Isn’t it funny how self-described “centrists” never ask the question “what’s wrong with the left?” They ask this about the right all the time, but they never can seem to bring themselves to look at the left. Sure, they point out that Clinton was a “playa” and that Obama might be “too perfect” for what we mere mortals deserve, but that’s about as far as they get. They seem incapable of noticing the war going on in the Democratic ranks between the far left and the “moderates,” and the tribalism that has stymied the Democrats' entire agenda, but somehow the fact that Republicans don’t all agree means “civil war.” Of course, despite this “civil war,” they also always seem to conclude that somehow the Republicans have uniform opinions. . . which is, after all, the premise of The Economist's article.

2. The right consists of “the old intolerant, gun-toting, immigrant-bashing, mainly southern right,” which is “egged on by a hysterical blogosphere and the ravings of Fox News blowhards.” Yeah, that’s not a far-left mischaracterization there.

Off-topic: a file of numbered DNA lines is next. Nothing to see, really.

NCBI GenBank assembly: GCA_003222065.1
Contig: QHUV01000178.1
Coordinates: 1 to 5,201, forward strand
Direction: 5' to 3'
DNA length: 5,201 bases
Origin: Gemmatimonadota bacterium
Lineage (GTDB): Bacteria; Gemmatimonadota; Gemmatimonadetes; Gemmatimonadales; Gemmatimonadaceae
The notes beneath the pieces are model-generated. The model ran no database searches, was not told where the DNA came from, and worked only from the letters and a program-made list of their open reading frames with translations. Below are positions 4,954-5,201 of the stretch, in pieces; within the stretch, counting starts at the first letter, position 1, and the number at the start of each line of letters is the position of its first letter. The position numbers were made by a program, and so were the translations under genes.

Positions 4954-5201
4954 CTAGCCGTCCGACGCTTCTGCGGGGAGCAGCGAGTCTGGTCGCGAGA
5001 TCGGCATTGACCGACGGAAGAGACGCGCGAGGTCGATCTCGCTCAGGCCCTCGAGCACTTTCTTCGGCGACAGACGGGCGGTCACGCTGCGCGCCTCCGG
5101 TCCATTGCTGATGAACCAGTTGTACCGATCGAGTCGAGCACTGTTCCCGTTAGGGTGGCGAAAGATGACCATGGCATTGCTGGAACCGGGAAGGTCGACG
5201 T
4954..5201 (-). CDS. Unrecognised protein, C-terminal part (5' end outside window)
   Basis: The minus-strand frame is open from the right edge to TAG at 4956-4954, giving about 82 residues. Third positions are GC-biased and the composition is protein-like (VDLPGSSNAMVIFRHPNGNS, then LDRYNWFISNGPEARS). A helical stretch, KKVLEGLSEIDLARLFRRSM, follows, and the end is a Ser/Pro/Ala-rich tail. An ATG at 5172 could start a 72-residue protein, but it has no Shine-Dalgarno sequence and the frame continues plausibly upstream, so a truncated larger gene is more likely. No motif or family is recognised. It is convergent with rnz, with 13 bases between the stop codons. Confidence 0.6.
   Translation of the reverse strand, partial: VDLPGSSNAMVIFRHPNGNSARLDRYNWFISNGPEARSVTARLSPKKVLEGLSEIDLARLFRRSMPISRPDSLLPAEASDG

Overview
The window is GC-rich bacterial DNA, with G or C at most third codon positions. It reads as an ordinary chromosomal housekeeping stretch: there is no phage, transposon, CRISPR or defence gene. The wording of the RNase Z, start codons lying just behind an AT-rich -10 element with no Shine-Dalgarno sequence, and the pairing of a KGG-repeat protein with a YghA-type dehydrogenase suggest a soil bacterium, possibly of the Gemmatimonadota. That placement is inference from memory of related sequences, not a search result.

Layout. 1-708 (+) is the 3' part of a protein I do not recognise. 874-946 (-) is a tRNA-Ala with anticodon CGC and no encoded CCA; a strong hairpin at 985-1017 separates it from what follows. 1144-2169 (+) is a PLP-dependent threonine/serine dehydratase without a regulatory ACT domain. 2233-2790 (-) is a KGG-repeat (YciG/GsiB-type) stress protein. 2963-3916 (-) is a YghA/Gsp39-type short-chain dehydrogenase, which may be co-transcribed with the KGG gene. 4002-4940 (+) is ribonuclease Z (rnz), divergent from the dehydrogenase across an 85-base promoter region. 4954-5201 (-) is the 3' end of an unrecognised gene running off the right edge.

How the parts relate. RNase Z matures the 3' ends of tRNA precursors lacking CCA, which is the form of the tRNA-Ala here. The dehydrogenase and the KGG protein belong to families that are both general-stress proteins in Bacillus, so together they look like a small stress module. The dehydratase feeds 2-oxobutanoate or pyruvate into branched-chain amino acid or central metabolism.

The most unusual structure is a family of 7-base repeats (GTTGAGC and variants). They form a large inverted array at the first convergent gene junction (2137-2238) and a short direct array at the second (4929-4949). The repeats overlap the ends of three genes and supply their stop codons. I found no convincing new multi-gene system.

Forget that 75% of Americans believe the Second Amendment guarantees the right to own guns, and that 69% believe that cities don’t have the power to ban handguns and that only 39% think that stricter gun control laws are needed. . . only right wing racist Southern Republicans support gun rights. Forget that 70% of Americans support Arizona’s law and oppose illegal immigration. Forget that Republicans dominate every part of the country that is not part of a big city. And, as for Fox, forget that The Economist has never called out a single left-wing news organization for bias and, in the same issue, even called The Los Angeles Times “respected” and “unbiased.”

When 70% of the public believes something that you think is extremist, then you are the extremist. Sorry Economist, you’re living in a leftist bubble.

3. “As for ideas, the Republicans seem to be reducing themselves into exactly what the Democrats say they are: the nasty party of No.” Funny, I see the Republicans offering all kinds of alternatives on every bill. . . it’s the Democrats who are saying “my way or nothing.”

4. “Do Republicans favor state bail-outs for banks or not? If they are against them, as they protest, why are they doing everything they can to sabotage a financial-reform bill that will make them less likely?”

Well, for starters, because the bill you’re whining about would have made bailouts more likely, not less. It even sets up a tax fund to support future bailouts. Secondly, the Democrats can pass this bill if they want to, so don’t blame anyone else. Third, even if this bill stopped bailouts, that’s not all that’s in the bill. The bill includes all kinds of bad things. Hence, your stupid argument is like saying, “isn't Roosevelt a hypocrite for opposing Hitler's policies? After all, Hitler's policies will lead to massive economic stimulus.”